As usual, there’s a different set of rules for Congress, the Administration, and staff.
Not only do they get gold-plated healthcare, while designing an East German system for the rest of us, they apparently aren’t subject to the same insider-trading rules that the rest of us are under.
According to Politifact,
Thomas Newkirk, a partner with the law firm Jenner and Block, told us that indeed there’s some uncertainty about how insider trading rules impact members of Congress and their staff.
For example, in 2001, a financial consultant meeting with the Treasury Department learned that the department planned to kill off the 30-year bond. In turn, the consultant tipped off traders at Goldman Sachs who proceeded to use that information to make the firm lots of money. It was considered insider trading because the consultant knew he was not supposed to release the information, Newkirk said. Federal regulators settled with Goldman Sachs and the consultant for about $10.3 million in September 2003.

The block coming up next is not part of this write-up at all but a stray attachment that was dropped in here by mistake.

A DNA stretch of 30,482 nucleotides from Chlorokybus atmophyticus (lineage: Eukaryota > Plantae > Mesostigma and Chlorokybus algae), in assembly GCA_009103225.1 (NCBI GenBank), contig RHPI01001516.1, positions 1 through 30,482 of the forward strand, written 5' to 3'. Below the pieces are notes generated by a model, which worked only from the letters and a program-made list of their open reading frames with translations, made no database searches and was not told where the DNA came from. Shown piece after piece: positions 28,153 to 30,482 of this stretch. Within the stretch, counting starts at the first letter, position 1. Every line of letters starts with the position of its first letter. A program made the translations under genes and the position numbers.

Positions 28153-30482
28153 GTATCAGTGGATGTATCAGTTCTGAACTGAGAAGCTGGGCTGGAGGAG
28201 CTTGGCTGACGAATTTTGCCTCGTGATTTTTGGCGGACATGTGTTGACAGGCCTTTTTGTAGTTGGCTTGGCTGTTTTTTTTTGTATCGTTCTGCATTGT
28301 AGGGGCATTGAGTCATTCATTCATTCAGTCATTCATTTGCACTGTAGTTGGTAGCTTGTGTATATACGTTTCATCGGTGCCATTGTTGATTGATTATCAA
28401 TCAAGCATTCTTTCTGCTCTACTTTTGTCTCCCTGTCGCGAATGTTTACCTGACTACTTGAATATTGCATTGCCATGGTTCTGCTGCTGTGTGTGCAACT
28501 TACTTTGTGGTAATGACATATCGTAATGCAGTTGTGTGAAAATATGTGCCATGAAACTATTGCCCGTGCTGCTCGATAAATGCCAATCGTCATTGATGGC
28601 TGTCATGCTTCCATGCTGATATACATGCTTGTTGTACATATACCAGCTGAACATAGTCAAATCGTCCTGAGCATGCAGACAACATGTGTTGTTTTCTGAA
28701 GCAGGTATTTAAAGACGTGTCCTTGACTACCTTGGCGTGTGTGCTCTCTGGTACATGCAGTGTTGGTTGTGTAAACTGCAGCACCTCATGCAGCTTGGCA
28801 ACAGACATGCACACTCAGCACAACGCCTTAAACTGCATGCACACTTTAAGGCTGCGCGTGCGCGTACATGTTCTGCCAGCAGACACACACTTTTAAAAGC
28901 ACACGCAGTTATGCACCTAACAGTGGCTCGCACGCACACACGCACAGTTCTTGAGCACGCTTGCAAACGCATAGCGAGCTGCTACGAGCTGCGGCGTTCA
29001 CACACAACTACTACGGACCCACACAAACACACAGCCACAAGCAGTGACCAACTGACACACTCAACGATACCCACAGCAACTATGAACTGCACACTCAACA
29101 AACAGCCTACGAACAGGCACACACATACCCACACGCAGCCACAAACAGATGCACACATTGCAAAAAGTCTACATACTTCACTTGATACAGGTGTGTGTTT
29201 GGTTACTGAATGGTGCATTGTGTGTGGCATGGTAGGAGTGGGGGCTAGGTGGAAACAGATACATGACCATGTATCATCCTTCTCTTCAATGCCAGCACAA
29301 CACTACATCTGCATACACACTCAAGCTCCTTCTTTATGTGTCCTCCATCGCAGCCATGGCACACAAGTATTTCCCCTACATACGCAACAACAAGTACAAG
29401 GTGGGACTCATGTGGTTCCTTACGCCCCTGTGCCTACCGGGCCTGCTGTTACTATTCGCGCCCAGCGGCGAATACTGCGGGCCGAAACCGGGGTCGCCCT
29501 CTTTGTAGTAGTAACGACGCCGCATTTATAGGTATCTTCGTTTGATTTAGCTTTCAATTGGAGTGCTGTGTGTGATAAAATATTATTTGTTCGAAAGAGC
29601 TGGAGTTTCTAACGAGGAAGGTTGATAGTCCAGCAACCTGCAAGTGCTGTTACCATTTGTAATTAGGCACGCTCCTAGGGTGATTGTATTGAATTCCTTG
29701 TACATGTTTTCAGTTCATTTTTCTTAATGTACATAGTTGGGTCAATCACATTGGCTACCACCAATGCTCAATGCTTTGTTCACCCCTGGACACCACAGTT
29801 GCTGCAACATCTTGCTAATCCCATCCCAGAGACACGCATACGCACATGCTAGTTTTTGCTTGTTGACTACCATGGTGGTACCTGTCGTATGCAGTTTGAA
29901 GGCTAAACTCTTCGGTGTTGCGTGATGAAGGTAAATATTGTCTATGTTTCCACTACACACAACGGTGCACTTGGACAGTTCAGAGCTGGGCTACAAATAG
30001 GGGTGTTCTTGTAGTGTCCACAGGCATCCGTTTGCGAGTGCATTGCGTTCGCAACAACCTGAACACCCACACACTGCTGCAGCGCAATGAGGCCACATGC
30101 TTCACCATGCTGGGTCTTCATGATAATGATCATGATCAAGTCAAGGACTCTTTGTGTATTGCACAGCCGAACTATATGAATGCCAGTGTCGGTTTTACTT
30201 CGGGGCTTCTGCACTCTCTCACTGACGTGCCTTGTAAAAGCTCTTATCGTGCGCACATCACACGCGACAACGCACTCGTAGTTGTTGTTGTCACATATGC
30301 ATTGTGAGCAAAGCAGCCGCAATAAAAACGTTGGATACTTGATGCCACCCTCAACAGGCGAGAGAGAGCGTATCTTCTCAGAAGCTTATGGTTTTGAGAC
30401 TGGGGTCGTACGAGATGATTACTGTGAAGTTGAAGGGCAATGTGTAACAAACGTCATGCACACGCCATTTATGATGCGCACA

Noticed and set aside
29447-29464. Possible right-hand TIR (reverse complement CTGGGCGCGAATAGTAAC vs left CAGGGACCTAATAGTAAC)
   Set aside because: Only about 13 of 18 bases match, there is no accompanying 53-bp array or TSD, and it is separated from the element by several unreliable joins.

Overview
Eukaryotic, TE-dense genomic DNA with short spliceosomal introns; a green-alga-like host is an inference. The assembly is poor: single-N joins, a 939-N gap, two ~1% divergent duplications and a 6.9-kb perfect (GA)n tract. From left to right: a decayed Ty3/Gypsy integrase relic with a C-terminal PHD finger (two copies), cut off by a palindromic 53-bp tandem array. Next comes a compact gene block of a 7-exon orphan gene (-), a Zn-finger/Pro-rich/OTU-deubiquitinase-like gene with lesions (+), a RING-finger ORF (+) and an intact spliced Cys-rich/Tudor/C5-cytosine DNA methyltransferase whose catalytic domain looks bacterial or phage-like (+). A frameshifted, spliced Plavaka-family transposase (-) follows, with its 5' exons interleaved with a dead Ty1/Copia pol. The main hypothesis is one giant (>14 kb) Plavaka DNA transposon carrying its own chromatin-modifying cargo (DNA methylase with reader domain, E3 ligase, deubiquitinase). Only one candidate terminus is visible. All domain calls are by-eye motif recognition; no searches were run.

But with members of Congress, it’s different. Unless lawmakers have some express confidentiality agreement — whether it’s in writing or in word — they can do whatever they want with the information they obtain on Capitol Hill, Newkirk said.
Bruce Carton, a former Senior Counsel with the SEC’s enforcement division and current editor of Securities Docket, agreed there is uncertainty about the rules. “Insider trading depends on some kind of duty. You can steal information, but unless you have some sort of duty of confidentiality to it, you’re not going to be held liable,” Carton said.
Right now, there is no duty of conflict for Congress, their staff or executive branch employees, he said.
Hey I have an idea : How about a Pulitzer to the writer or writers who actually get off their arses and investigate what is probably the scandal of the century just waiting to be discovered?